Sitting in a packed room at the Broad Institute, I was privileged to be part of the audience for the HUBweek installment of Catalyst Conversations. Thursday’s conversation began with a spirited presentation by David Tester, Senior Software Engineer at Google and Visiting Researcher at the Broad Institute. Tester’s talk revolved around the question “is life sciences a beautiful thing?” Endeavoring to answer this question, he looked to nature, positing that perhaps beauty could be found in mathematics and repetition, citing naturally occurring examples of fractals such as ferns and shells. Tester often used beauty as a metaphor for concepts such as truth, knowledge, and power. While his explorations into what beauty could be were interesting and expansive, he made it a point to never give a single definition, ultimately telling the audience that he felt beauty was too elusive a concept to conform to a single definition.
Emily Eveleth followed Tester’s presentation with an in-depth view of her series of large still life paintings featuring donuts. Eveleth’s view of beauty had a much more down-and-dirty quality than Tester’s; rather than equating beauty with some form of truth, Eveleth seemed more interested in finding beauty in corporeal reality and lived experience. In explaining her monumental painted pastries, Eveleth revealed that the models often lay in her studio collecting mold for weeks- a perfect example of how she gleefully blurs the line between repulsion, attraction, sexuality, and desire. Her complex, multifaceted view of beauty was similar to Tester’s in that she too focused on beauty as a quality that reveals reality.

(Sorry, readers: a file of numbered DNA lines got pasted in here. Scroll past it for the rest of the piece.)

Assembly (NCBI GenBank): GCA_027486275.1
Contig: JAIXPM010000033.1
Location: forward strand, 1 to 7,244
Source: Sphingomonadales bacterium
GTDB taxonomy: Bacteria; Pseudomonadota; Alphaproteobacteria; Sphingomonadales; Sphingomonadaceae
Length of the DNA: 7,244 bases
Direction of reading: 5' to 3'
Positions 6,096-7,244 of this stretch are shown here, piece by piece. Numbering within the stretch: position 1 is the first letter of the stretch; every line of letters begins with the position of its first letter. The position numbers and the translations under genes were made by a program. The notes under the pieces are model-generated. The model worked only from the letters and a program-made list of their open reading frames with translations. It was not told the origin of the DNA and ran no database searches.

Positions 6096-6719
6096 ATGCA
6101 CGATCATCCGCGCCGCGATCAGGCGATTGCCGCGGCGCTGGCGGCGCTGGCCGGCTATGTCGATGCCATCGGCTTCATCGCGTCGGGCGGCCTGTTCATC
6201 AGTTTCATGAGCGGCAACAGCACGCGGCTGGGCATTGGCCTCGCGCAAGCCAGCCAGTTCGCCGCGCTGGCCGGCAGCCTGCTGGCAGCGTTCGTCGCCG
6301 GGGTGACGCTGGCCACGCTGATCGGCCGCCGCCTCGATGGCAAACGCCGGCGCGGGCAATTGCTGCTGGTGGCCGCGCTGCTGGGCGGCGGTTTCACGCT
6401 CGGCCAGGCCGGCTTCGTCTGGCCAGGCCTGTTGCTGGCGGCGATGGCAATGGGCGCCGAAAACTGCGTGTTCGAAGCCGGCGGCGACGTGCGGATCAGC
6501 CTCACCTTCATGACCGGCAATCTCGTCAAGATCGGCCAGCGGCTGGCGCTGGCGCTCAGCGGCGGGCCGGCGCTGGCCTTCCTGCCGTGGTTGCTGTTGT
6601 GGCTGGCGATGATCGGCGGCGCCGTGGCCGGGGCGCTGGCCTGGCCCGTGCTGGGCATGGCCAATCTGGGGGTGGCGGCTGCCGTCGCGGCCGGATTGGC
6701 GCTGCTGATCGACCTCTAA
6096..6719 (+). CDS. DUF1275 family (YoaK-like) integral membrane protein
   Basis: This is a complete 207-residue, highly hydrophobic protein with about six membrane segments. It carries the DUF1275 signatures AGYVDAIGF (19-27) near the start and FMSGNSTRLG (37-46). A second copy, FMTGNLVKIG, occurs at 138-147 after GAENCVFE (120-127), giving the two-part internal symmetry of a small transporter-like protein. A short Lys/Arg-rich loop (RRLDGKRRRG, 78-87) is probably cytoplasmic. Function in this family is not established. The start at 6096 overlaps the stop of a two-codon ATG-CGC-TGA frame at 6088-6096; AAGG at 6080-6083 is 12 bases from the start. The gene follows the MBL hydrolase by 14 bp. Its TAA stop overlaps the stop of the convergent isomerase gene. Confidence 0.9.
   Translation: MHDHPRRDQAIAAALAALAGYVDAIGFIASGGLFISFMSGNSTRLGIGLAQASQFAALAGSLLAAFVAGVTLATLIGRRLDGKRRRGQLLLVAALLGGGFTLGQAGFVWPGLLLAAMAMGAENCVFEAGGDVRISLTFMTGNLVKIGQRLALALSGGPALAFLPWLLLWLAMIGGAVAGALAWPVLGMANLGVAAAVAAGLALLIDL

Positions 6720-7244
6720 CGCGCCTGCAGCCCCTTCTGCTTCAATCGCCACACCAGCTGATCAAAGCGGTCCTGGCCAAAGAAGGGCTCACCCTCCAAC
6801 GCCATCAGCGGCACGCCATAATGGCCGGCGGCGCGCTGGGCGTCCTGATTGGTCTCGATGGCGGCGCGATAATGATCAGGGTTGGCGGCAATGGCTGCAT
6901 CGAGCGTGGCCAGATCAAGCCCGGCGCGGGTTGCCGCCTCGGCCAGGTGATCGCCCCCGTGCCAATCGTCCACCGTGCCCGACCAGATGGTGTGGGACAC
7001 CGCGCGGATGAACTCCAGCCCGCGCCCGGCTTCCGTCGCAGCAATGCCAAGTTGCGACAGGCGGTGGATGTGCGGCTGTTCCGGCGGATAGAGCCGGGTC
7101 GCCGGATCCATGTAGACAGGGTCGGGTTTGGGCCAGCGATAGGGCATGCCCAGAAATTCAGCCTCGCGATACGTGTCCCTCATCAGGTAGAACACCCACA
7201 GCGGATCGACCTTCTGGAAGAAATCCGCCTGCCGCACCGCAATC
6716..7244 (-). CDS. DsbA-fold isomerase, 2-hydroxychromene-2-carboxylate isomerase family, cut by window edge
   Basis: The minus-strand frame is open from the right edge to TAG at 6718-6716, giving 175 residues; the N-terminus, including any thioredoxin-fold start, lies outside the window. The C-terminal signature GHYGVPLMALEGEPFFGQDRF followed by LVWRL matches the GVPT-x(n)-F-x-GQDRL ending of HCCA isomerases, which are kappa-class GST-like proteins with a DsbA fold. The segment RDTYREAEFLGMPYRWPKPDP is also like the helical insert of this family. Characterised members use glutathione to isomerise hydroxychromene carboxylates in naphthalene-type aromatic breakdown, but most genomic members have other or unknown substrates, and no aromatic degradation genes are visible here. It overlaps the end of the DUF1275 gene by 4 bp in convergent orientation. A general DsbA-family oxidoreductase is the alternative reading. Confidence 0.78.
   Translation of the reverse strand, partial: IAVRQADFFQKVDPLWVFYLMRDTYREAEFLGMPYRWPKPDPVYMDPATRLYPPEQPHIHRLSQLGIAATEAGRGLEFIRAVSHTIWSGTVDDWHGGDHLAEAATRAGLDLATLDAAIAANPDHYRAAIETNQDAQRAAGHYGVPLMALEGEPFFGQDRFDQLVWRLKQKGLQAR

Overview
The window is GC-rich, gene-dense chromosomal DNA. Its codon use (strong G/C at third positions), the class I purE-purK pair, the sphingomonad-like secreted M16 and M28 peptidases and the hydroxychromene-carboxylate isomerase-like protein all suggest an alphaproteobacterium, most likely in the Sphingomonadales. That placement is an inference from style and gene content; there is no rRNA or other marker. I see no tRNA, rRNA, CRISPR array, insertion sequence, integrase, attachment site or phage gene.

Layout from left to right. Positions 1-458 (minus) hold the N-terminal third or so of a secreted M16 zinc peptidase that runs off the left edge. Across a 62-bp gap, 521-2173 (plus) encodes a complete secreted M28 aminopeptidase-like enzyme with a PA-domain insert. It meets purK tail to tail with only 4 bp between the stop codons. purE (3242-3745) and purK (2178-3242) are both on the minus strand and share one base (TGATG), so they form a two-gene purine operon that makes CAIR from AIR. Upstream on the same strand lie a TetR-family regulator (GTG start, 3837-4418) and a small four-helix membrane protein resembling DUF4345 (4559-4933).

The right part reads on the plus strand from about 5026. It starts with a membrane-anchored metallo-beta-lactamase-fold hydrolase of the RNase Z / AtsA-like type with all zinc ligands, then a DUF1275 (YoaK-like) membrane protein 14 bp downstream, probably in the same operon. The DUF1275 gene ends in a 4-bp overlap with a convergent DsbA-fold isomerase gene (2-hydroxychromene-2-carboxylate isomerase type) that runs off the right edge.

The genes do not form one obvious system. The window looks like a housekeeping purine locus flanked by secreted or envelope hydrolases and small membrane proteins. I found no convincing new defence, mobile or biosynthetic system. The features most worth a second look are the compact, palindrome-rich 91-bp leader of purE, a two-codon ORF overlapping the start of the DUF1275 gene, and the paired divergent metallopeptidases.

The question and answer session of this conversation was the highlight of the evening for me- the audience seemed more than usually interested in asking exploratory questions aimed at getting to the heart of the matter. Many of the questions seemed to revolve around the problematics of trying to come up with a unified theory of something so subjective. A particularly poignant moment occurred at the very end of the evening, when one audience member cited periods in history when science and math have been used to justify a specific view of beauty: such as the enactment of ugly laws, or eugenics policies in Germany and the United States- both of which resulted in horrible human rights abuses. This was a welcome reminder that while such conversations may seem superfluous, they have very real ethical implications. All the more reason to keep having these discussions- I’m looking forward to the next Catalyst Conversations, hope to see you there!
Celine Browning is an artist, writer, and educator living in Boston. For more information about her work, visit: celinebrowning.com.